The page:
More people in Butler County and in Ohio overall have obtained concealed carry permits, according to new statistics from the state.
There were 25,474 Ohioans newly licensed with concealed carry permits in the third quarter of 2016 — a 59 percent increase over the 16,000 issued in the third quarter of 2015, according to statistics released by the Ohio Attorney General’s Office.
There were 93,851 initial concealed handgun licenses issued in the first three quarters of 2016. That nearly matches the previous yearly high of 96,972 new CCW licenses in 2013.
Ohio now has more than 574,000 valid concealed handgun licenses.
Dramatic increases were seen in Butler County (474 to 1,146), Champaign County (70 to 228) and Shelby County (97 to 323).
“And I expect in 2017 it will be even more,” said Butler County Sheriff Richard Jones.
The sheriff is a CCW advocate and has always encouraged eligible citizens to get their certification.
“There’s two reasons why the number increased so much last year. First, everyone thought Hillary Clinton was going to get elected. She doesn’t want people to have guns or bullets. So they wanted their CCW before the election. And second, the violence. People shooting up shopping malls, theaters, churches. People are scared. They want to be able to protect themselves,” Jones said.
He added violence is part of the time we are living in and he does not see it getting better soon.
“None of this is surprising,” Jim Irvine, board president of Buckeye Firearms Association, said in a press release. “Ohio concealed carry instructors remain swamped with demand for their classes.”
The numbers were up substantially in most southwest Ohio counties.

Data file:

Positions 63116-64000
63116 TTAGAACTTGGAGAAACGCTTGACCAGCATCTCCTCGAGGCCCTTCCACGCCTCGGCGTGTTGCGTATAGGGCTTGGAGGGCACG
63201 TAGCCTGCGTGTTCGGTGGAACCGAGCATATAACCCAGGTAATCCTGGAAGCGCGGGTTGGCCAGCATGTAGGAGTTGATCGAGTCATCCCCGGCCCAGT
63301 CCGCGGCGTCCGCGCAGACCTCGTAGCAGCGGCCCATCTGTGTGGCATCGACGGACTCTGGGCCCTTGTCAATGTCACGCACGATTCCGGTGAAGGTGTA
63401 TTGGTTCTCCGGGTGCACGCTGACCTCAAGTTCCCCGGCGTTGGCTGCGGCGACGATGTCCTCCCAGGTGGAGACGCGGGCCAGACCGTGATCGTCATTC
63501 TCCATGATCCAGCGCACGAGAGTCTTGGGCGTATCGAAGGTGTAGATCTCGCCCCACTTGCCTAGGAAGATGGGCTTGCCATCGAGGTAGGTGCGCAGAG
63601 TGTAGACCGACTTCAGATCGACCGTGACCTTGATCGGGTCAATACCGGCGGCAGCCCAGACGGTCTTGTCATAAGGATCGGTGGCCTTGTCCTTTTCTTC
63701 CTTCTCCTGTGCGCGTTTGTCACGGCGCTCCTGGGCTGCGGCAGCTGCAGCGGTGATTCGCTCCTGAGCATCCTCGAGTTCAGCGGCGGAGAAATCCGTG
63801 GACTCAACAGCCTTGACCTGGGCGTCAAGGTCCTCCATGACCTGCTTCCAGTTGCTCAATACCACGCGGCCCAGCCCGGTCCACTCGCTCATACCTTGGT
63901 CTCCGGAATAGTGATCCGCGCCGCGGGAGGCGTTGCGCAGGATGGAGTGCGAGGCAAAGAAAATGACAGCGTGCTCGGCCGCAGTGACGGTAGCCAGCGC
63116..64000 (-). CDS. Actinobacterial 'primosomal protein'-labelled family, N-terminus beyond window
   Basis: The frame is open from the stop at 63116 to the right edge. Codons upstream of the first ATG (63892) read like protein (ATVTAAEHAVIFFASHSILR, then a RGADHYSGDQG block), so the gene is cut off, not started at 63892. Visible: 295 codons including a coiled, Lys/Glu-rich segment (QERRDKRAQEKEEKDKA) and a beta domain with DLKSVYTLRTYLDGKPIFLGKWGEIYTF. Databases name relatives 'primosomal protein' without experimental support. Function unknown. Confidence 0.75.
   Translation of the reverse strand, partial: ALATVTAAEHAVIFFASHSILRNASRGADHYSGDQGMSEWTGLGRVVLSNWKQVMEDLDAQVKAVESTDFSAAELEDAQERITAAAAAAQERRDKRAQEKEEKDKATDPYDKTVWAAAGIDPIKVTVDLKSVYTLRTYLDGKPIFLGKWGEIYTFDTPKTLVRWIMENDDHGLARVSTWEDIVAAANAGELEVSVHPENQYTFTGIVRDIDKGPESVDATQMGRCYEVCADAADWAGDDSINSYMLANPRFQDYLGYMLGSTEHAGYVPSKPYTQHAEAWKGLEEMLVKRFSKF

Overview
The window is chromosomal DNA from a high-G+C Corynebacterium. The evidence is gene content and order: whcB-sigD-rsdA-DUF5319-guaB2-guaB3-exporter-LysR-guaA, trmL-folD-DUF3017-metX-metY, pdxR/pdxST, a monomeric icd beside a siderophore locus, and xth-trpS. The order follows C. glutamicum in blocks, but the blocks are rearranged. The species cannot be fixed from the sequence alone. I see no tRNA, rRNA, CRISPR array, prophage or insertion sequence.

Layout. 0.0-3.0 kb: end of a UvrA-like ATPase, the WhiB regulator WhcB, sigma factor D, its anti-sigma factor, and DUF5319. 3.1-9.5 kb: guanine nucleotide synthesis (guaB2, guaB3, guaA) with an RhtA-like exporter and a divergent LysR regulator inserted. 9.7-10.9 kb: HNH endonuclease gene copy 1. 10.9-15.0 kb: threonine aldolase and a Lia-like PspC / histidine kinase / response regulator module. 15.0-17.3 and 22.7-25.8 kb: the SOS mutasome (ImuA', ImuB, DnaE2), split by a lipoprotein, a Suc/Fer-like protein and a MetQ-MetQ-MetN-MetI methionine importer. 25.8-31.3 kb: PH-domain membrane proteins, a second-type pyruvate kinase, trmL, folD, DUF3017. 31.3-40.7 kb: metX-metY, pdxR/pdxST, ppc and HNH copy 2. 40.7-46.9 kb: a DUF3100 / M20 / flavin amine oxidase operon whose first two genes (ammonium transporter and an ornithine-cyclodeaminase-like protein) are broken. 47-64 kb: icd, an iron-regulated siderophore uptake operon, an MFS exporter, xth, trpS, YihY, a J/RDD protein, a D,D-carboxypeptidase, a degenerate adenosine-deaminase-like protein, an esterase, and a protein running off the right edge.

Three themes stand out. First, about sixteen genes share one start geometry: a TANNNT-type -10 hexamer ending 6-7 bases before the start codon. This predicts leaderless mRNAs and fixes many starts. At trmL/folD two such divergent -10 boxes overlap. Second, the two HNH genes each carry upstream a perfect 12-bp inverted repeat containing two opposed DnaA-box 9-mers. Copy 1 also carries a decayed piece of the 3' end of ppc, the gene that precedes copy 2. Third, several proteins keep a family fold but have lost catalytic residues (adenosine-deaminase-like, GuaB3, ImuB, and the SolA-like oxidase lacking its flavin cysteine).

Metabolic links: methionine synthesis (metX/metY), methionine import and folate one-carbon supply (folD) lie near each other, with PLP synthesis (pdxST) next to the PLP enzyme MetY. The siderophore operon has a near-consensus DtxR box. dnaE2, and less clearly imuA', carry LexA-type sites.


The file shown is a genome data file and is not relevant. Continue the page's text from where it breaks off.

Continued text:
Montgomery County had a 54 percent increase from 848 to 1,308 from the third quarter of 2015 to the same period in 2016. Clark County went from 127 to 209; Preble County rose from 73 to 196; Darke County increased from 146 to 227; Warren County went from 577 to 698; Greene County rose from 300 to 522; Miami County inched up from 129 to 141; and Clinton County went from 86 to 173.
“We were widely criticized for supporting a reduction in required training from 12 to 8 hours,” Irvine added. “The reason was simple; we wanted more people to get training. The numbers indicate that the change in required training is having the effect we intended.”
Statewide, the number of license renewals dropped from 10,129 to 8,754 from the third quarter of 2015 to 2016. License suspensions increased from 334 to 416 and licenses revoked rose from 95 to 297, as did licenses denied from 280 to 346.
Ohio Gov. John Kasich had a concealed carry bill presented to his desk last week.
Senate Bill 199 originally added CCW permit holders to a protected class status under the state’s anti-discrimination law, but business groups said it infringed on employers’ rights. A limited bill was passed that would prohibit employers from barring concealed carry permit holders from storing their weapons in cars parked on company property.